By Alexandra Fradelizio and Priscilla Rodriguez | m/Oppenheim Media Writers.
For nearly three decades, the Baltimore-based nonprofit International Youth Foundation (IYF) has worked to enrich the lives of youth around the globe through education, employment, and entrepreneurship programs.
In the U.S. alone, there are more than 10 million American youths who are currently unemployed or not equipped with the skills to be sustainably employed, explains CEO of IYF, Bill Reese, who will pass the leadership baton to Susan Reichle next year.
Reese says that a deep state of unemployment and lack of opportunity for youth is dangerous in any country.
“Our communities won’t be healthy if we have high unemployment rates…socially, politically, culturally, or on a community basis,” says Reese.
Though headquartered in the U.S., IYF leverages new and existing partnerships with organizations and companies around the world to provide teens and young adults in 70 countries with the education and skills necessary to become more active, contributing members of society. Uniquely, IYF works across sectors, partnering with governmental agencies like the Inter-American Development Bank and USAID, multinational companies like Hilton and McDonald’s, and foundations like Rockefeller and Mastercard. All told, IYF partners with more than 400 organizations and, directly or indirectly, has benefitted 20 million young people through initiatives and projects that promote well-being, schooling, job preparation, and economic opportunity.
“We are working with locals organizations, both public and private, and building their capacity to get them to do bigger and better things with curricula, with resources, and with training that we can provide,” says Reese, explaining the importance of partnerships and global communities in connecting youth with and preparing them for opportunities.
“We are not just parachuting into a country and trying to do it ourselves.”
Through partnerships with global corporate, government, and multi-lateral donors, IYF works with local partners in all its participating countries to prepare youth for school and for work. Reese says that one of the biggest resources IYF provides to organizations is curricula to equip their young people with skills that will land them jobs and lead them to careers, along with an education that will help them sustain their careers well beyond a particular initiative. One great example is IYF’s hallmark Passport to Success program, which is soon to be available as an online solution.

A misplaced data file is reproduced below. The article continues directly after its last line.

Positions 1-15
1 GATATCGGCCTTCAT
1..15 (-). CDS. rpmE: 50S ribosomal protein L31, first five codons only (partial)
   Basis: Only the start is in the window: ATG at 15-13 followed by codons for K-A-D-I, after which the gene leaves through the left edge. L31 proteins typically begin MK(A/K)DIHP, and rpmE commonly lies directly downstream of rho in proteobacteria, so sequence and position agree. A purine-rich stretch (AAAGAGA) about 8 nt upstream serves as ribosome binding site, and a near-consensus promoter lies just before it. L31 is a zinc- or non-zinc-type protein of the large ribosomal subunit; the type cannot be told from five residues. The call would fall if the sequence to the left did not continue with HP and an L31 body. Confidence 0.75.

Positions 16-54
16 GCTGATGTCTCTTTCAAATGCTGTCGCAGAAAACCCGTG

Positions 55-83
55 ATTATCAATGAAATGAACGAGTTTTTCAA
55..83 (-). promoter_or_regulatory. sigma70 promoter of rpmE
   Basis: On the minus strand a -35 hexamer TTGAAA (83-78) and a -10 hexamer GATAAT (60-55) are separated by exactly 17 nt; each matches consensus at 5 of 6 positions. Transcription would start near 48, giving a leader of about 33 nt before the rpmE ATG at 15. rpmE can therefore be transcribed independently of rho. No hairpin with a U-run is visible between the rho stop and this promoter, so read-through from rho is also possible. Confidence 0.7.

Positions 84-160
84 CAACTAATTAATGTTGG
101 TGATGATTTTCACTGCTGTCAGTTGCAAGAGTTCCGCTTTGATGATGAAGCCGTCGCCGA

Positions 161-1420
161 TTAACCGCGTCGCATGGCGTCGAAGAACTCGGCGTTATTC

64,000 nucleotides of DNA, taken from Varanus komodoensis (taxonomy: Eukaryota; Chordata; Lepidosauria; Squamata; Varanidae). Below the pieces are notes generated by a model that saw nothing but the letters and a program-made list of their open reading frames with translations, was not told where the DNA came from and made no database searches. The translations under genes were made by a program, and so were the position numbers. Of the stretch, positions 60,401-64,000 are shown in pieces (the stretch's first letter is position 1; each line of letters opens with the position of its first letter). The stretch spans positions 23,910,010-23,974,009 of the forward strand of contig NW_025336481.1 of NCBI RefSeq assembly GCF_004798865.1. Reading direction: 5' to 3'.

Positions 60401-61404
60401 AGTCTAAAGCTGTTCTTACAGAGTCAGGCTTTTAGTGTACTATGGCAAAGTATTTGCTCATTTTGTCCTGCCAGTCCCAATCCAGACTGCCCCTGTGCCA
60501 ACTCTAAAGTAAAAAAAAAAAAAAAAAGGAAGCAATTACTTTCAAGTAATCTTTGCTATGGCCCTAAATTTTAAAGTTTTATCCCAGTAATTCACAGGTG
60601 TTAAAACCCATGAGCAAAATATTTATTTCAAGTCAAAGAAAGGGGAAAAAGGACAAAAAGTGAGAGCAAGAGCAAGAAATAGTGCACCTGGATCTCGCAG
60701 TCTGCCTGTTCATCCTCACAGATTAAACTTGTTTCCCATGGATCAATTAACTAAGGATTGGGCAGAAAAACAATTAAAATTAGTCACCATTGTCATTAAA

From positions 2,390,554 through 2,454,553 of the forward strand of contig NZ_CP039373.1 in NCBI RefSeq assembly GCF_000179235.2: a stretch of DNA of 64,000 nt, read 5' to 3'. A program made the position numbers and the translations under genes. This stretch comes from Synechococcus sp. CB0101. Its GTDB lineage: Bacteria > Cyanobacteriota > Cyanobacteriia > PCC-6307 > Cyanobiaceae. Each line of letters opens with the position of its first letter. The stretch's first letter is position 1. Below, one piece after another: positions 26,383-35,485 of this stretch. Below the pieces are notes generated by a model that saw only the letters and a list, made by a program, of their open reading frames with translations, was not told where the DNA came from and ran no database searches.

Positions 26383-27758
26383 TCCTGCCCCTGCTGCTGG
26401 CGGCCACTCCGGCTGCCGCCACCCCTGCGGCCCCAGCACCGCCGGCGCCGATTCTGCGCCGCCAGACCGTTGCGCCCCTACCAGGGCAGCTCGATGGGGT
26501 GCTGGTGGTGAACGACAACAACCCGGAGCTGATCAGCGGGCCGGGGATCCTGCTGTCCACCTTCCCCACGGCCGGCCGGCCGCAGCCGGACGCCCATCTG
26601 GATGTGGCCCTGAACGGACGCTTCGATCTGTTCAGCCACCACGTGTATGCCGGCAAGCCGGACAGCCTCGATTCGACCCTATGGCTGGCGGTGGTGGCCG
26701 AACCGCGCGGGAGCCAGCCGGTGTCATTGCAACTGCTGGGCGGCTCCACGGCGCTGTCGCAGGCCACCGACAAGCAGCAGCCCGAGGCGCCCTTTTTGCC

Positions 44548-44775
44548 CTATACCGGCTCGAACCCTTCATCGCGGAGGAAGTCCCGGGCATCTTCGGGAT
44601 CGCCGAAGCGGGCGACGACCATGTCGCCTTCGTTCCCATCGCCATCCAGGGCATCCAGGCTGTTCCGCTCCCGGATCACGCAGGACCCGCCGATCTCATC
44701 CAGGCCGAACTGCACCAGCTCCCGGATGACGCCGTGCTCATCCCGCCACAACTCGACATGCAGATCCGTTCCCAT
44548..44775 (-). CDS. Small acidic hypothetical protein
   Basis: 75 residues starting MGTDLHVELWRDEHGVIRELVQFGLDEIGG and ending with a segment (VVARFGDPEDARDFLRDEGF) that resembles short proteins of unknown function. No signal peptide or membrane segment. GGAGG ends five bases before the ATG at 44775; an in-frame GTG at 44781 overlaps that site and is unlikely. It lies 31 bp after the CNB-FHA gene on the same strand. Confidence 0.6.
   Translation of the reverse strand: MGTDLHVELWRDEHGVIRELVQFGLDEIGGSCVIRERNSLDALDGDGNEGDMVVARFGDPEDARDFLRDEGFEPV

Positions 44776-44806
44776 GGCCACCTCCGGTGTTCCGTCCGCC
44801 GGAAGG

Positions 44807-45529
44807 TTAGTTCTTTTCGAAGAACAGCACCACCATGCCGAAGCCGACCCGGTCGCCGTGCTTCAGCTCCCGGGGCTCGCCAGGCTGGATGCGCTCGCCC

“Our goal is to see that countries, businesses, civil society, and philanthropies work together better so that young people can have a chance of being successful in life,” says Reese.
A second focus of IYF is to support entrepreneurial approaches to career-building by encouraging youth to build their own businesses and create their own opportunities.
“As you know, 30 to 40 percent of jobs today won’t exist 20 years from now,” says Reese, who explains that although no single organization can solve the changing nature of the job market, IYF stands by its mission to help young people to become “prepared with skills and attitudes and emotional intelligence that will allow them to navigate a complex and changing world.”
The final component of IYF’s work is its support of up-and-coming young social innovators through its flagship citizenship program, YouthActionNet®.
YouthActionNet focuses on providing key resources for young, creative minds who are coming up with solutions to some of the world’s biggest challenges, including supporting young leaders in 94 countries across 24 YoungActionNet Institutes.
It is no surprise that IYF’s trailblazing approach in creating a strong, self-sufficient generation of youth has impacted millions of lives for nearly three decades, but Reese says that the battle to overcome education and employment challenges has only just begun. The organization works to ensure that all young people finish their schooling and acquire a job, “but if they do not, we are going to have more health, political, and economic challenges that will be larger in the future than they are today.”
Reese says that he hopes more people will jump on board to support the cause of helping younger generations break out of the cycle of poverty by providing them with access to opportunities that will assist them in achieving their full potential.
“We’re not going to defeat poverty by charity and humanitarian assistance alone – it has to be sustainable. There has to be economic growth.”